In Canada, murder is defined in the Criminal Code, a statute passed by the Parliament of Canada that applies uniformly across the country. Murder is the most serious category of culpable homicide, the others being manslaughter and infanticide.
To commit homicide is to cause by any means, directly or indirectly, the death of a human being. All forms of culpable homicide require some form of intent (although not necessarily the intent to cause death, or the death of the victim) or criminal negligence. A death is culpable homicide if it occurs
- by means of an unlawful act;
- by criminal negligence;
- by causing the victim, by threats or fear of violence or by deception, to do anything that causes their death; or
- by wilfully frightening the victim, in the case of a child or sick person.
The general test for causation for culpable homicide is that the accused was a significant contributing cause of the victim's death. However, for a culpable homicide to be murder in the first degree for one of the reasons listed under s. 231(5) of the Criminal Code, viz. hijacking, sexual assault, kidnapping or hostage taking, the judge or jury must also be satisfied that the accused's actions were "an essential, substantial and integral part of the killing of the victim".
Categories of culpable homicide
Murder occurs where the author of the culpable homicide
- meant to cause the death of the victim or another person, or
- meant to cause bodily harm to the victim or another person, knowing that it was likely to cause death and being reckless whether death ensued or not;
- caused death by doing anything in pursuit of an unlawful object that they knew or ought to knew was likely to cause death, notwithstanding that there was no intention to cause death or bodily harm.
Infanticide is the killing of a newly-born child by its mother where the mother's mind was disturbed as a result of giving birth or of consequent lactation.
A culpable homicide which is not murder or infanticide is manslaughter.
Classification of murder
In Canada, murder is classified as either first or second degree:
|First degree||Planned and deliberate murder|
|Murder of a peace officer, jailer, etc. in the course of their duties|
|Murder while committing or attempting to commit
|Murder while committing criminal harassment|
|Murder committed in the course of terrorist activity|
|Murder in connection with a criminal organization|
|Murder while committing intimidation of a justice system participant, or a journalist reporting on organized crime|
|Second degree||Any murder which is not first degree murder|
The mandatory sentence for any adult (or youth sentenced as an adult) convicted of murder in Canada is a life sentence, with various time periods before a person may apply for parole. The ability to apply for parole does not mean parole is granted.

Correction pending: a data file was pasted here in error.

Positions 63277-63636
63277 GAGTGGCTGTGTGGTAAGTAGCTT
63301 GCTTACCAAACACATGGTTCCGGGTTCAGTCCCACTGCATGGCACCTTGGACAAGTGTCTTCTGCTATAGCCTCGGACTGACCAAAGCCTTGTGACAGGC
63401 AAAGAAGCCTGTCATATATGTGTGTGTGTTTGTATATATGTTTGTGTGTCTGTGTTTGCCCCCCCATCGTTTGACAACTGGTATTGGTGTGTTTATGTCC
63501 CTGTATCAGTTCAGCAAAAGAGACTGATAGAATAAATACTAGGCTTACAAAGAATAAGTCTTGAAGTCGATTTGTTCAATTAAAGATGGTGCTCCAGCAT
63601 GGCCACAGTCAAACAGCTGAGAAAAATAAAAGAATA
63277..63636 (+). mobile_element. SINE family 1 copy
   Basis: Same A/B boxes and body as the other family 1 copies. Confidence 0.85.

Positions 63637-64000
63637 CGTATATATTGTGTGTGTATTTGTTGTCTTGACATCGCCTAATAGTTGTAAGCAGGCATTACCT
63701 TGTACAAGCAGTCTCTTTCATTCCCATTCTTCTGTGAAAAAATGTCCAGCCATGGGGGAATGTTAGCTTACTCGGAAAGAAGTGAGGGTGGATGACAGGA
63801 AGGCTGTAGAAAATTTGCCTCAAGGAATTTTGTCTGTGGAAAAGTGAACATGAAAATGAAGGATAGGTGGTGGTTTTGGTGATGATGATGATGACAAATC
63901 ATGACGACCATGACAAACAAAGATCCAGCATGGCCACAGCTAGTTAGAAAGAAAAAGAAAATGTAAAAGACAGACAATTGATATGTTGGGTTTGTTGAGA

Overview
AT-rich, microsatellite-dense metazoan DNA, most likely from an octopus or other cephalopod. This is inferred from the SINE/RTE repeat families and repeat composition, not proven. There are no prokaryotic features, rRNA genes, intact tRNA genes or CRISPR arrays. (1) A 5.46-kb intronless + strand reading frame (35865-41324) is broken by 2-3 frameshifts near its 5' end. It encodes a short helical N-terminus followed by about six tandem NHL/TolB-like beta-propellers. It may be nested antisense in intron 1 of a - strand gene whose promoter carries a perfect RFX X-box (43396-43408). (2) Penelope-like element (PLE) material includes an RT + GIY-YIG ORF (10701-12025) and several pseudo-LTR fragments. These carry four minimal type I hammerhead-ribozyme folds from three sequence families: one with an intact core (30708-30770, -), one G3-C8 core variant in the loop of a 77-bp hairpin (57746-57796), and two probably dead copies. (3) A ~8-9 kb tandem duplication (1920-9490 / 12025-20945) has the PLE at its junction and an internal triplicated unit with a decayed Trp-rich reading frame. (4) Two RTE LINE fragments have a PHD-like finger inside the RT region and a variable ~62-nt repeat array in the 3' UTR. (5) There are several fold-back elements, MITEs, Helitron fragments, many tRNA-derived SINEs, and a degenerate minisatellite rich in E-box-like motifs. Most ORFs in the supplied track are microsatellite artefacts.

|Offence||Circumstances||Parole ineligibility period|
|First degree murder||In general||25 years|
|Where the offender was 16 or 17 years old at time of the offence||10 years|
|Where the offender was 14 or 15 years old at time of the offence||5-7 Years|
|Second degree murder||Committed by an offender previously convicted of murder||25 years|
|In general||10–25 years|
|Where the offender was 16 or 17 years old at time of the offence||7 years|
For multiple murder offences committed after December 2, 2011, a court may, after considering any jury recommendation, impose consecutive periods of parole ineligibility for each murder. While the provision is not mandatory, this means, for example, that an individual convicted of three counts of first degree murder could face life with no parole for 75 years – or 25 years for each conviction. This provision has been used in several cases where parole ineligibility periods have been extended beyond 25 years; in five cases to 75 years prior to parole eligibility.
See also: Life imprisonment in Canada
For offences committed prior to December 2, 2011, someone guilty of a single murder could have his/her non-parole period reduced to no less than 15 years under the Faint hope clause. However, this provision is not available for offences committed after that date.
In cases of second-degree murder and within the parameters set under the law, the sentencing judge has the discretion to set the date for parole eligibility after considering recommendations from both the Crown and the defence, as well as any recommendation that a jury in the case may choose to make.
The maximum penalty for manslaughter is imprisonment for life. A mandatory minimum penalty (ranging from 4 to 7 years depending on the circumstances) applies only when the offence is committed with a firearm. Nevertheless, there is also a provision under which a person convicted of a "serious personal injury offence" meeting the statutory criteria may be declared a "dangerous offender". A dangerous offender may be sentenced for an indeterminate period of imprisonment and is eligible for parole after serving a minimum of 7 years. An offender convicted of murder is ineligible to be declared a dangerous offender for that same homicide (since a mandatory life sentence already applies).
A youth (12 to 17 years) who is not sentenced as an adult does not face a life sentence. Instead, if convicted of first degree murder, they must serve a maximum sentence of 10 years, with a maximum of 6 of those years spent in custody. If convicted of second degree murder, they must serve a maximum of 7 years, with a maximum of 4 of those years spent in custody.